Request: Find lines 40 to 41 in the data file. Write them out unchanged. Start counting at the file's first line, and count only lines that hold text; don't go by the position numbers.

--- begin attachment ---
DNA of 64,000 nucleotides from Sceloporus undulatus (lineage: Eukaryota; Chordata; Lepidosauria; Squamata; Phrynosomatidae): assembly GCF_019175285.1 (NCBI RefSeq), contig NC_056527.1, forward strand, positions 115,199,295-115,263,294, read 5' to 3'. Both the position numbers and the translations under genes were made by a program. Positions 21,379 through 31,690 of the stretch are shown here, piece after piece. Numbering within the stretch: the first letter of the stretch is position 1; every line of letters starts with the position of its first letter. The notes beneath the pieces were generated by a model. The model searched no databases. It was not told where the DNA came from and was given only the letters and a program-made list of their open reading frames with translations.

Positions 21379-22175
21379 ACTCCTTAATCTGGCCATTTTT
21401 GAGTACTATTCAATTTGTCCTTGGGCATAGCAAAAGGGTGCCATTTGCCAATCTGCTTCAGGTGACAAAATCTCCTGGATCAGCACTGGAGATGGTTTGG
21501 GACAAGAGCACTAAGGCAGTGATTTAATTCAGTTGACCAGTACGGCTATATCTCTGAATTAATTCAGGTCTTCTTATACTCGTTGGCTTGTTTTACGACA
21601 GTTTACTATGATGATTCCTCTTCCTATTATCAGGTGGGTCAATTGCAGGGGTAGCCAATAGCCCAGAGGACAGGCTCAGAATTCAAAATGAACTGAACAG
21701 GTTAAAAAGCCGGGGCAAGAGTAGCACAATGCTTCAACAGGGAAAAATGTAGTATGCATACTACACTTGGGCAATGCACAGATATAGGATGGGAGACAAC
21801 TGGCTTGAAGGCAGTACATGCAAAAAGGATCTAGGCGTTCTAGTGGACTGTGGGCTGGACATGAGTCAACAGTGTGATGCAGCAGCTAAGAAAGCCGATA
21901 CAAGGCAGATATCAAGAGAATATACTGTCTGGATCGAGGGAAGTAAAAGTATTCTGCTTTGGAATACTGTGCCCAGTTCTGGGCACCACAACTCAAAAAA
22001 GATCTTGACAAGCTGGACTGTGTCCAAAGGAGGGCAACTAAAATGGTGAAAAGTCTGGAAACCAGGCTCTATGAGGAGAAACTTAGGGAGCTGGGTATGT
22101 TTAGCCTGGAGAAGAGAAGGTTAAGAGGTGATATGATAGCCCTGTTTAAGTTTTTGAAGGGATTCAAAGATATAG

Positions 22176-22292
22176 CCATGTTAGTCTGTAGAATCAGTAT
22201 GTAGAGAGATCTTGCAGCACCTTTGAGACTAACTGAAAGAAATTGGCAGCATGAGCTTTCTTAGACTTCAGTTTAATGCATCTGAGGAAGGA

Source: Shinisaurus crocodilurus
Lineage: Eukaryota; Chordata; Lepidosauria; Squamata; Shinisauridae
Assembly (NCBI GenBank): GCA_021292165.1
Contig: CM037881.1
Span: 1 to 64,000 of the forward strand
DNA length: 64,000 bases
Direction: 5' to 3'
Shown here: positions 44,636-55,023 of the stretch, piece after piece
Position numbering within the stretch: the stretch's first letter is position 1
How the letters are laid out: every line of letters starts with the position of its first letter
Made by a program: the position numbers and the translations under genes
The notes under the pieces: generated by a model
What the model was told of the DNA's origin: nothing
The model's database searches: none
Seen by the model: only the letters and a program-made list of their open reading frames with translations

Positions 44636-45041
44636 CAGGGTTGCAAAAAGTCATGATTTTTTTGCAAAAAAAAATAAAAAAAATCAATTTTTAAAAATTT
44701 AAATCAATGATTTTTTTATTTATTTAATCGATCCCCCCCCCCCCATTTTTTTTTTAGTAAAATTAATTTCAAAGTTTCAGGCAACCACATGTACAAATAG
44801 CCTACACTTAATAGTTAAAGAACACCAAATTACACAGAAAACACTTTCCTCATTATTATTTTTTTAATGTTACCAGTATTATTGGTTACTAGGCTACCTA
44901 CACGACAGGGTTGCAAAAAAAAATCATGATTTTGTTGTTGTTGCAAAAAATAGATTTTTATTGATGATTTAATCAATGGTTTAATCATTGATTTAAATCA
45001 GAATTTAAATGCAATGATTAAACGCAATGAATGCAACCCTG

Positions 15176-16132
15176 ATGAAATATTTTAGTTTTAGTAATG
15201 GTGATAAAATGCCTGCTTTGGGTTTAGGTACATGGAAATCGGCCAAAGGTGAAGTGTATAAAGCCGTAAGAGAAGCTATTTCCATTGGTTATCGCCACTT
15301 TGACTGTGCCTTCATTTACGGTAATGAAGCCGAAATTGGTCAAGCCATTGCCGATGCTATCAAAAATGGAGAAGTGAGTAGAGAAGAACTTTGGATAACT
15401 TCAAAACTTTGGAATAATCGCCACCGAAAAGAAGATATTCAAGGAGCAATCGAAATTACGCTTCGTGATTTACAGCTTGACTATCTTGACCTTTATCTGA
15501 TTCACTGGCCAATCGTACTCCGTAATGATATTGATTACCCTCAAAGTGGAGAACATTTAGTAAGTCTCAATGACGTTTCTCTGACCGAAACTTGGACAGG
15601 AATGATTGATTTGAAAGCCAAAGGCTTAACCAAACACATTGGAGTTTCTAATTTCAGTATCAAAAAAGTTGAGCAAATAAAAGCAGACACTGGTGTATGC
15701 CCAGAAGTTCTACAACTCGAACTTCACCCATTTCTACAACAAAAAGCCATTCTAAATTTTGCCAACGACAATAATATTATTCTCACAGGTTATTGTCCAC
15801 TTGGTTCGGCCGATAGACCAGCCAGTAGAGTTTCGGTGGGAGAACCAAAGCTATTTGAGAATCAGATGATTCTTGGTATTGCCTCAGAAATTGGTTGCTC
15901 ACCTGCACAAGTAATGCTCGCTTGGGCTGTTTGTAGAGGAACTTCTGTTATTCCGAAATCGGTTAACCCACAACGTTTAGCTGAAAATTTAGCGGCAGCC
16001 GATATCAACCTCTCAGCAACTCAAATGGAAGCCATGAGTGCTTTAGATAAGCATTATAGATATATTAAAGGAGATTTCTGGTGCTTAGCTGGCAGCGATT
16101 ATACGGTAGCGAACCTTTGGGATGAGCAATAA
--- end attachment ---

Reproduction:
15401 TCAAAACTTTGGAATAATCGCCACCGAAAAGAAGATATTCAAGGAGCAATCGAAATTACGCTTCGTGATTTACAGCTTGACTATCTTGACCTTTATCTGA
15501 TTCACTGGCCAATCGTACTCCGTAATGATATTGATTACCCTCAAAGTGGAGAACATTTAGTAAGTCTCAATGACGTTTCTCTGACCGAAACTTGGACAGG